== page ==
Amo La Vita: The deliriously delicious food truck powered on sunshine and big dreams 

Solar-powered truck serving up Old-World Italian with a local twist

click to enlarge PHOTO BY JORGE ALVAREZ / TOAD HALL STUDIOS - meals on wheels Former Christine's head chef Sam Alexander realized a two-year dream when he opened up his own food truck serving classic Italian cuisine.
  • PHOTO by jorge alvarez / toad hall studios
  • meals on wheels Former Christine's head chef Sam Alexander realized a two-year dream when he opened up his own food truck serving classic Italian cuisine.

Sam Alexander had his dream job. He had spent years working his way up from line cook to head chef at Whistler Blackcomb's signature mountain-top restaurant, but there was still something missing.

"I was the head chef at Christine's and thought that was what I wanted to work up to my entire career, then I got there and was like, 'This ain't what I want,'" he said.

So, one day, the 27-year-old was shooting the breeze with his fellow cooks during some downtime in the kitchen when someone posed the question: What kind of career would you have if you could do anything? Alexander took the rhetorical query seriously, and began a list of all the boxes he'd want checked in the ideal job: to be his own boss; to work outside; to cook ethically and sustainably; and to share his vision of authentic Italian cuisine with the people of Whistler.

The more he thought about it, the more Alexander realized that a food truck would be the perfect vehicle for his ambitions. Two years later, and his eco-friendly, organic pasta truck, Amo La Vita, is a reality.

Of course, as with most pipe dreams, there were doubters along the way.

"I chatted with people to see if it was really a viable option, and, to be honest, most of them told me it wasn't. Most of them told me there were going to be so many headaches and just how difficult it would be to serve pasta on a food truck. 'What, you're going to handmake it every day on the truck? And it's just going to be you and one other person?'" he said, noting that he's aware of only a handful of other food trucks around the world making fresh-to-order pasta "I still went for it. A month into being open now, and I can tell you right now it's proof of concept. It's a lot of work but it's a lot of fun. It's really nice to be passionate about what I'm doing every day and serving food that I'm really proud to be making."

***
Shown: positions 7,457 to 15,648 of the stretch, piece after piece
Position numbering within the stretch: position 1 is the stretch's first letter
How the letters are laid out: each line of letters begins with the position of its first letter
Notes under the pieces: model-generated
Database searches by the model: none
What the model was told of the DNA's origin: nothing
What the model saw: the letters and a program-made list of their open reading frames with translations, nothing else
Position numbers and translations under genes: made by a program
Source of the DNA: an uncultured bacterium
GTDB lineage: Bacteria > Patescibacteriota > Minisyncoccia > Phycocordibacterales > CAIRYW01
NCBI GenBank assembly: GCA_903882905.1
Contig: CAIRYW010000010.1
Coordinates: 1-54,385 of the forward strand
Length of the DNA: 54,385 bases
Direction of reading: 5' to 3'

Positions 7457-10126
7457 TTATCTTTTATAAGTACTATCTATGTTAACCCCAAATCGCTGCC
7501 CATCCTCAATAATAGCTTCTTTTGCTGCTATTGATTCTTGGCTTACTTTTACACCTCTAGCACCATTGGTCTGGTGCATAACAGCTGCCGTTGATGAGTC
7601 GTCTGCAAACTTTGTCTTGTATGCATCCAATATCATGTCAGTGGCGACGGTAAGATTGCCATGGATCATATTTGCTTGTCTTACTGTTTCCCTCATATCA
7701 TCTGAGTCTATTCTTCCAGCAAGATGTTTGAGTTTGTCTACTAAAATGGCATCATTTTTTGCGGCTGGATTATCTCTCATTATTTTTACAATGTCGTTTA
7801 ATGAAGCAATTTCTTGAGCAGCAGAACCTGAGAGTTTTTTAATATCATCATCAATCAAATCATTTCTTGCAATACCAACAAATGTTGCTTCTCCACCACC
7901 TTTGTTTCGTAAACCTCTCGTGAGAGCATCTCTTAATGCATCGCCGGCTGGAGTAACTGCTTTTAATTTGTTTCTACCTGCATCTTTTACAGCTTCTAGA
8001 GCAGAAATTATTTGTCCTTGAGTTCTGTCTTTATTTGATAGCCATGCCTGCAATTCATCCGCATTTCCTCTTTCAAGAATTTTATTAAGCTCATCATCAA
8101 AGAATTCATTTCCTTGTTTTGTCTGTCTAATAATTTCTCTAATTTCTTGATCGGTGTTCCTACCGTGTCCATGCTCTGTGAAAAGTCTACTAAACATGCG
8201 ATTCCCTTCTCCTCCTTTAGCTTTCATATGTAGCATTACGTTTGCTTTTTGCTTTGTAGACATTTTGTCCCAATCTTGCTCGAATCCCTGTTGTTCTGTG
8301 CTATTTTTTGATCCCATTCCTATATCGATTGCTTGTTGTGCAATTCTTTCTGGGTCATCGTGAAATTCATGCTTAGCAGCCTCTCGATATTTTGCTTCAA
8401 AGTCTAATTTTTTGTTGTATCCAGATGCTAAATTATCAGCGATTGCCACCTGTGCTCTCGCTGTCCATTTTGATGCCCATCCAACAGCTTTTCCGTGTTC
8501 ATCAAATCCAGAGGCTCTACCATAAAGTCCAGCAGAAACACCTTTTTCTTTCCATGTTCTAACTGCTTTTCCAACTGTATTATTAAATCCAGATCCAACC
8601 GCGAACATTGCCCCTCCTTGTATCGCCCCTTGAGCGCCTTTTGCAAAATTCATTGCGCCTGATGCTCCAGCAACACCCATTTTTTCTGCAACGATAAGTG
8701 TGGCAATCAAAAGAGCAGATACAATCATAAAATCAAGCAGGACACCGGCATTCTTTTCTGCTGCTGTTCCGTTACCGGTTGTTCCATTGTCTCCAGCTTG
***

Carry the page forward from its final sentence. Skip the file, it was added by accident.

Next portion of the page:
Alexander has remained steadfast in his commitment to sustainability. His truck, an old shuttle bus that was bound for the junkyard, has been fitted with reclaimed wood and is entirely solar powered.

"If I can prove that a small business can still do this and be sustainable and be good for the environment, when most new restaurants fail within the first year, then I hope other people will follow suit," he said.

That philosophy extends to the kitchen as well. Alexander's hyper-seasonal menu runs counter to the approach at most restaurants.

"My menu reflects what the farms can give me," he explained. "I wanted to be completely at the will and whim of nature and do exactly what would be happening if I was running my own farm and cooking for my own extended family. I wouldn't say, 'I want to have tomatoes today' and have tomatoes. I wait until it's been sunny for three days and those tomatoes are ripe and juicy and beautiful."

Take the tortellini en brodo, a hearty Italian soup traditionally served at Christmastime, that Alexander whipped up last week after asking the folks at Laughing Crow Organics in Pemberton for any leftovers they didn't need. He got back some dill that was going to seed, some tomato leaves, basil tips, and onion tops, and made a flavourful vegetable stock that was "essentially made from kitchen scraps."

It's an approach that not only aligns with Alexander's core values, but also helps keep him on his toes.

"It's a nice way to work," he said. "As a chef, it makes me constantly reinvent myself."

A throwback to the Old-World way of cooking, Amo La Vita is not without its regional flairs, however. Alexander will typically take a classic Italian dish and mould it to local tastes. Since launching four weeks ago, he's come up with over 70 recipes, including "my version of a North American mac and cheese" made with fluorescent green noodles dyed with kale, and a "poutine pasta" he's planning for Canada Day that will fully deconstruct the classic Canuck comfort food.

His menu, which changes daily, will usually consist of a short pasta, a long pasta, some type of pan-fried arancini ball — last week's was stuffed with camembert and slathered with duck and kale ragout — and a "passion-piece" pasta that he admits he spends way too much time on. Alexander also makes a new decadent dessert every day, and pours Whistler Roasting iced coffee along with Namasthé iced tea.

Amo La Vita will be at the Whistler Farmers' Market throughout the summer, as well as every Friday starting in July alternating between Lost Lake and Rainbow parks as part of Whistler's food-truck program.

Visit amolavita.ca for more info.

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